In the early noughties you couldn't turn on the TV or open a magazine without seeing The Osbournes. Starring in their own fly-on-the-wall reality show, the rock clan were propelled into the spotlight for their foul-mouthed antics and atypical family dynamics. The show also made huge stars of Ozzy and Sharon’s children, Jack and Kelly.
As anyone in her position would, Kelly Osbourne threw herself into a media career - trying her hand at everything from acting to TV presenting to modelling to appearing on the US version of Strictly
, Dancing With The Stars
. For me, though, it’s one glittering moment in her short-lived music career that really makes her special.
Kel released her debut album in 2003 during the height of the Osbournes' reign as the royal family of reality TV. Titled Shut Up
, the album was a bit (lot) of a flop, but it did spawn a UK number three hit in the form of a pop-punk cover of Madonna’s Papa Don’t Preach
Later that year, she even reached number one with her daddy-daughter duet, Changes
, a cover of a song by Ozzy's old band Black Sabbath. Nevertheless, she was soon dumped by her record label due to poor record sales.
Unperturbed, Kel dusted herself off, inked a new record deal and headed into the recording studio with Linda Perry, the producer and songwriter behind two massive recent smashes: Christina Aguilera’s Beautiful
and Pink’s Get the Party Started
Two years on from her debut album, in 2005, she burst back onto the music scene with her second album Sleeping in the Nothing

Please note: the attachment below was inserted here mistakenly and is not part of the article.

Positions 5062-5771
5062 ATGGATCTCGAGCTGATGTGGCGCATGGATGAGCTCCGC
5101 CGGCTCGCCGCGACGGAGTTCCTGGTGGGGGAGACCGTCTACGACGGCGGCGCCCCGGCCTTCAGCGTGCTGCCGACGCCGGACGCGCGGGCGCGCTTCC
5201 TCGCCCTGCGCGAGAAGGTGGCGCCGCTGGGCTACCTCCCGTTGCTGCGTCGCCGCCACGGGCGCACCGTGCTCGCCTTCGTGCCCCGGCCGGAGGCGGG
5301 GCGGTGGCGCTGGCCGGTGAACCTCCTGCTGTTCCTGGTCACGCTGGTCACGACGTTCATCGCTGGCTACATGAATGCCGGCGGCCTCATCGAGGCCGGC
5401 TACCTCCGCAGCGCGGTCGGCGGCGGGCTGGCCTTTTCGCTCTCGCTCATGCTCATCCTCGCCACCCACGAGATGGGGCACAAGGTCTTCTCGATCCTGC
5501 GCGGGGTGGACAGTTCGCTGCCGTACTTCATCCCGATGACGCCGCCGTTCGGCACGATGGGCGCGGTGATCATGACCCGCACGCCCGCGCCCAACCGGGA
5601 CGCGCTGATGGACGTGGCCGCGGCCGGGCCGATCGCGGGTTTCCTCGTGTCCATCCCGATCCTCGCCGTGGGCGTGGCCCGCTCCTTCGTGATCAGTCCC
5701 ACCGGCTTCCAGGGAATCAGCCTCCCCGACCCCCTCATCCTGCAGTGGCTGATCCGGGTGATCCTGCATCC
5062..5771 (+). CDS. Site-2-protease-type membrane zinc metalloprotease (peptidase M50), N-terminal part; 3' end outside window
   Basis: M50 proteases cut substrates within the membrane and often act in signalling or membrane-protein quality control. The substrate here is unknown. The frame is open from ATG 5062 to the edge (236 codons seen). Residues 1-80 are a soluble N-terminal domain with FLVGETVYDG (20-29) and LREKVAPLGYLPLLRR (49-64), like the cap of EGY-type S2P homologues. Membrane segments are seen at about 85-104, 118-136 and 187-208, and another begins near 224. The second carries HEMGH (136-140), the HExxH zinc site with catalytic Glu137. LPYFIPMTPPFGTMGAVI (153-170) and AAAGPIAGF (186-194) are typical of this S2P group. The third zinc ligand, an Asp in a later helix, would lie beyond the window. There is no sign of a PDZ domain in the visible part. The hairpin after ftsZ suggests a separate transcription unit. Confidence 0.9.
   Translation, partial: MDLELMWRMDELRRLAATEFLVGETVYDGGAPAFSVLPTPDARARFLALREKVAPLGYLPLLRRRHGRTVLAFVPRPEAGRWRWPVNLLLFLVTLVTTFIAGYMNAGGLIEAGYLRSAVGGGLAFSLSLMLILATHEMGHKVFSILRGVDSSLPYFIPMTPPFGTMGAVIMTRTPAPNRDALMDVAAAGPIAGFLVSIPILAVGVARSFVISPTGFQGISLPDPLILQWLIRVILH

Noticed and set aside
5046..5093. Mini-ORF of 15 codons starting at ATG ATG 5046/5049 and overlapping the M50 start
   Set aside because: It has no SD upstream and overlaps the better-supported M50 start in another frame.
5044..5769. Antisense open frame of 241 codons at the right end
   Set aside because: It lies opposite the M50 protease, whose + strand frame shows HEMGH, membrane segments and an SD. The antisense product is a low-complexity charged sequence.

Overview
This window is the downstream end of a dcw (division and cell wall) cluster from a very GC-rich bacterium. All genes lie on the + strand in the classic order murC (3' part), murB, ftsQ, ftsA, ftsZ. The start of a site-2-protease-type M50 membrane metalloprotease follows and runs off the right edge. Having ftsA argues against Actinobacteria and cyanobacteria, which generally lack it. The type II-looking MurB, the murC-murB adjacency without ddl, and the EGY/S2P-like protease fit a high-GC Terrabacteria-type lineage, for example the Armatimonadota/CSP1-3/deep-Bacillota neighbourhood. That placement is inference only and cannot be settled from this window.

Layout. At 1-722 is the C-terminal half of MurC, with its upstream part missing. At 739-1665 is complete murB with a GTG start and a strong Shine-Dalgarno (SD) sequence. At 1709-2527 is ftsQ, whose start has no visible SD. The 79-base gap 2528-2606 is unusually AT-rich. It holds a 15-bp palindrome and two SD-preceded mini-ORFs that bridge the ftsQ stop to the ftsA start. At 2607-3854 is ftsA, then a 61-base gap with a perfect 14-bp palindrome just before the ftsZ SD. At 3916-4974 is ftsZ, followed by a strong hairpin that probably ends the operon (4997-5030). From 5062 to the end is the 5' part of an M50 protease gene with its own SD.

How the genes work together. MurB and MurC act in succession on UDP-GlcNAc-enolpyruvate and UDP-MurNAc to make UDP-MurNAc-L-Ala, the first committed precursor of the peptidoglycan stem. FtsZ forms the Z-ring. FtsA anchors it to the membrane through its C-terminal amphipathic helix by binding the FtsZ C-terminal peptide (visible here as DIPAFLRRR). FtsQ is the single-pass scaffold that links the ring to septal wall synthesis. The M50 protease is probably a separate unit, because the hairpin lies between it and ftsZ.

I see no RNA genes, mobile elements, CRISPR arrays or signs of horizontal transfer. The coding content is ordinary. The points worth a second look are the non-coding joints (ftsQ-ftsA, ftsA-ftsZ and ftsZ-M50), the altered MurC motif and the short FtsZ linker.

. Out went the dyed pink hair and skater shorts; in came a chic black fringe and monochrome colour palette.
The first single lifted from the album, One Word
, emphasised this switch in style and was completely marvellous.
After opening with legato strings, the track bursts into life with a shimmer of new wave synths, giving it an '80s space-age feel. Sophisticated spoken word French (“Avez-vous toutes les informations?”) elevate the track, before Kelly’s vocals kick in.
Gone are the shouty cries of her previous efforts, replaced by affectless, monotone vocals with shedloads of froideur. The track has a hypnotic, almost ethereal quality, with Perry's studio trickery turning K-Oz from brat to bot.
The accompanying video, a black-and-white homage to French cinema, finds Kelly rocking a fierce overcoat with white fur trimming as she stalks the corridors of what looks like a hotel or embassy. Some might point out that the clip incorporates Dali-like surrealism, with obvious references to the artist’s 1928 film Un Chien Andalou
; others would just say it looks pretty fucking cool.
Never before had chilly '80s-infused pop looked and sounded so good... that was, until it was noted that the track bared certain resemblances to an actual '80s classic, Fade To Grey
by Visage. In fact, the similarities were so striking that Kelly's team agreed to hand over a portion of the songwriting royalties to Visage... ouch.
Anyway, maybe because of the apparent plagiarism, or perhaps the fact that interest in the Osbournes was beginning to wane, the track only just managed to scrape into the top ten, stalling at number nine in the UK despite a semi-iconic lip-synched performance on CD:UK
Disappointingly, Kelly was quick to leave her pop career behind and, to be fair, she's now doing rather well for herself co-hosting Fashion Police
on E! with Joan Rivers, as well as featuring as a guest judge on RuPaul’s Drag Race
However, let us never forget that at one point, Kelly was releasing semi-intellectual, retro/forward thinking pop (alleged) rip-offs, and serving some serious icy popstar realness.
One word: brilliant.
Watch the video for One Word
More shoulda been huge:
> Shoulda been huge: Madonna’s ‘Girl Gone Wild’
> Shoulda been huge: Cyndi Lauper’s ‘Into the Nightlife’
> Shoulda been huge: Spice Girls’ third album ‘Forever’
> Shoulda been huge: Jordin Sparks’ Battlefield